Terakaft: Alone (Out Here)

 |   |  1 min read

Terakaft: Anabayou/Awkward (solo version)
Terakaft: Alone (Out Here)

Old hands -- greybeards we might say -- in the genre that we loosely call "world music" have long ago given up trying to anticipate where the next great sounds might come from and, as we have mentioned previously, so should rock seers.

Not one of them would have predicted Memphis, Liverpool or Trenchtown, to name just a few.

And just when you think a genre might have run its course, along comes someone within to restore faith or reinvigorate it.

The ill-named but usefully taxonomic "Sahara blues" (aka "desert blues") should have exhausted our 21st century short-concentration span almost a decade ago . . . but as long as those first names to emerge from the yellow sand of North Africa -- literally on camels -- of  Tamikrest and Etran Finatawa (the latter linking up with Celt-folkists Tuung) continue to explore new territory then the genre remains vital.

And in recent years Western artists have been hitched to the sound as in the case of the Dirt Music album where guitarist/producer Chris Eckman (the Bill Laswell of West Africa? Nah, not really) have brought new elements to bear. 

And here again with this album we find a new variant: Part of the second generation of Tuareg musicians, Terakaft are now five albums in with Alone  . . . but this — dance-directed, groove-riding rock with weaving dual guitar lines — leaps out of your soundsytem courtesy of producer Justin Adams who has been the guitarist in Robert Plant's Sensational Space Shifters and has produced the godfathers of desert blues Tinariwen, the band Terakaft leader Diara co-founded.

So there's an interwoven history of collectivism and common understanding, and although this album is just 37 minutes in taut duration there's soulful intensity and musical conciseness at work.

Terakaft's three members now live in exile after the on-going conflicts in Mali, but even in songs like the pop-conscious Oulhin Asnin/My Heart Suffers their yearning is so close you feel you could touch it.

The opener Anabayou/Awkward sets the tone as Adams brings in a rock-consciousness (although it also gets a moving solo treatment at the end) and Karambani/Nastiness has such a nagging groove-riding riff that it's unshakeable. And it picks up fast tempo at the end, so be warned if you throw it on to get dancers on the floor, as you should be tempted to do.

Maybe because the band's name translates as caravan, in the loping Tafouk Tele/The Sun Is There you can imagine a relentless ride across an unforgivingly hot and arid desertscape.

This is an evocative, compelling and often quite thrilling album which not only re-invigorates a genre but stands as an exciting slice of rockist-desert blues, especially when those guitars start to sting and sing.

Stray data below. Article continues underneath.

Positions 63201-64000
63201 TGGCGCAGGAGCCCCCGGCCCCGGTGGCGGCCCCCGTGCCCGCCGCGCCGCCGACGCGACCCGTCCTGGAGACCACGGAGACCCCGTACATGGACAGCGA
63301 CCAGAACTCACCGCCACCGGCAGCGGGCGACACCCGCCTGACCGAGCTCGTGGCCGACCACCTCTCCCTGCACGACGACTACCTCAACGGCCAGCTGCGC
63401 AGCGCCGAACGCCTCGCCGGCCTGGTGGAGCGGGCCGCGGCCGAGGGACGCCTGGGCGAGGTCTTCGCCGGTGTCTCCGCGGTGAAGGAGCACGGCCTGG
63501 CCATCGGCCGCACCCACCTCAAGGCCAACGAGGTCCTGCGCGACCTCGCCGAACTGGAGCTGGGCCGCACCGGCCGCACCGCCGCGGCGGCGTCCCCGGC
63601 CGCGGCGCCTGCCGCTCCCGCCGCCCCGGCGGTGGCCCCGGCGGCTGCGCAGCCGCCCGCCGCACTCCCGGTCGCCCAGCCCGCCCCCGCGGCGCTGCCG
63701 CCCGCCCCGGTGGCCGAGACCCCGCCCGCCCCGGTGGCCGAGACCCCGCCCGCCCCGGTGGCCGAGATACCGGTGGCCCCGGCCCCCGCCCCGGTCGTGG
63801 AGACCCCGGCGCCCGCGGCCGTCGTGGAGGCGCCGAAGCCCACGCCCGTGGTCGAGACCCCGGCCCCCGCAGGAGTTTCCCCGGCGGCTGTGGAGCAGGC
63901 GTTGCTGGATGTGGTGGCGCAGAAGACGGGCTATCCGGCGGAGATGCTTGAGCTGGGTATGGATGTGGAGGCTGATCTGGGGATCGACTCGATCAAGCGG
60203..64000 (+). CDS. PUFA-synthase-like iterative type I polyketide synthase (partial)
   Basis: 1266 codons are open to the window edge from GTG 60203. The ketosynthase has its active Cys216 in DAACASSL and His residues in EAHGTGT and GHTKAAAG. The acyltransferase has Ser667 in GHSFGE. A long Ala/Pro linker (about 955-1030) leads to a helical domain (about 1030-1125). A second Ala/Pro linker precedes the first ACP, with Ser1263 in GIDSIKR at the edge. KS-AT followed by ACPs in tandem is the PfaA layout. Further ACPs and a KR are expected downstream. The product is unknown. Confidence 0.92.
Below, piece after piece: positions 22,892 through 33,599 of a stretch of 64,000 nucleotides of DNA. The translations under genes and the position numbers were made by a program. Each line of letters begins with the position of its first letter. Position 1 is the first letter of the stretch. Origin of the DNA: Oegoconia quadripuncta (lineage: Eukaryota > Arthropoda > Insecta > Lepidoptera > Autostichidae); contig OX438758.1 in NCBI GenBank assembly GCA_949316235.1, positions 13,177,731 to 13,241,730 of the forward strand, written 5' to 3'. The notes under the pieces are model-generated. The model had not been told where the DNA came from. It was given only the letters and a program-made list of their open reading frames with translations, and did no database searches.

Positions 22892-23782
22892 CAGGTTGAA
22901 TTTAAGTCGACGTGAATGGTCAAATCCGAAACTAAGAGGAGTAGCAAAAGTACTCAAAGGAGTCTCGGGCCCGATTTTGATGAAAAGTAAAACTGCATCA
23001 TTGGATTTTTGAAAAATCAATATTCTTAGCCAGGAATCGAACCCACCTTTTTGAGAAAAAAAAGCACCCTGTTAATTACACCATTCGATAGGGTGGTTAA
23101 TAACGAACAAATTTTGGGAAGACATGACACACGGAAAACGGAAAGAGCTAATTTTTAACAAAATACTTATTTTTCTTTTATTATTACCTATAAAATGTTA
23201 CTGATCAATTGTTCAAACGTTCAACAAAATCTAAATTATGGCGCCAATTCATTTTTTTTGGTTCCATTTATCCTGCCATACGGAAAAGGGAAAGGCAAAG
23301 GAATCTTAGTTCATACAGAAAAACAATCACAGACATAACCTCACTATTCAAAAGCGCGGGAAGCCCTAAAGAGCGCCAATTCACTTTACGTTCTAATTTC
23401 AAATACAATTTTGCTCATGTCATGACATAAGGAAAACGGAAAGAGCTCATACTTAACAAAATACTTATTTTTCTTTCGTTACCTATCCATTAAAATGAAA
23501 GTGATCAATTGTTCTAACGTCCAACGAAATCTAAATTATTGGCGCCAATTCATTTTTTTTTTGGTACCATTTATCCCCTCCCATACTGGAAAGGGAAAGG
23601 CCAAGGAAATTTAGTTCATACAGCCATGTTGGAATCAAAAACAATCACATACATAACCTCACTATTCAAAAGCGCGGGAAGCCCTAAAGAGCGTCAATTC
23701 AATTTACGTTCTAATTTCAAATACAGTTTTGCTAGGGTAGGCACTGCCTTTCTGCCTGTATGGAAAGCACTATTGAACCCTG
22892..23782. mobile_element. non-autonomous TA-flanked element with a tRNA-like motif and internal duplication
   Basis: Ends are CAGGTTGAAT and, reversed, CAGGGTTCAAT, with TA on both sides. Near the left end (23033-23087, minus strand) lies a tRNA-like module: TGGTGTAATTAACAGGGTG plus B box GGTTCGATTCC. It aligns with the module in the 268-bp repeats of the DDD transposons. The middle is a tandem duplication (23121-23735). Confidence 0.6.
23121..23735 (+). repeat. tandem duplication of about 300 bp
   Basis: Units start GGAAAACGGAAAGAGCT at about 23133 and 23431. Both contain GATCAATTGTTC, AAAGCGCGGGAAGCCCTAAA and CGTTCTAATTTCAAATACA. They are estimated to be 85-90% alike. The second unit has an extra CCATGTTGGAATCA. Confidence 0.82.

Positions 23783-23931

Share It

Your Comments

post a comment

More from this section   World Music articles index

SHIVKUMAR SHARMA INTERVIEWED (2012): Answering the master's call

SHIVKUMAR SHARMA INTERVIEWED (2012): Answering the master's call

Very few musicians could claim to have not only changed the musical direction and possibilities of their chosen instrument, but of also of having played a key role in how that instrument was... > Read more

Hossam Ramzy and Samy El Bably; Cairo Nights (Arc/Elite) BEST OF ELSEWHERE 2007

Hossam Ramzy and Samy El Bably; Cairo Nights (Arc/Elite) BEST OF ELSEWHERE 2007

Elsewhere listeners know it is unwise to judge an album -- especially a world music album, and most particularly a bellydance album -- by its cover. Beneath the bejewelled, bikini-top breasts on... > Read more

Elsewhere at Elsewhere

WE NEED TO TALK ABOUT . . . ZOOGZ RIFT: Speaking more than Frankly

WE NEED TO TALK ABOUT . . . ZOOGZ RIFT: Speaking more than Frankly

Because his music and career was so diverse, heretical and dispirate, few would try to follow in the footsteps of Frank Zappa. He seems to have spawned no progeny. With one notable exception:... > Read more

MILES DAVIS : SKETCHES OF SPAIN, CONSIDERED (2017): Jazz at the interface of classical music

MILES DAVIS : SKETCHES OF SPAIN, CONSIDERED (2017): Jazz at the interface of classical music

When Miles Davis entered Columbia Records’ New York studio in November 1959 with composer/arranger Gil Evans and producer Teo Macero to record the material for the album Sketches of Spain,... > Read more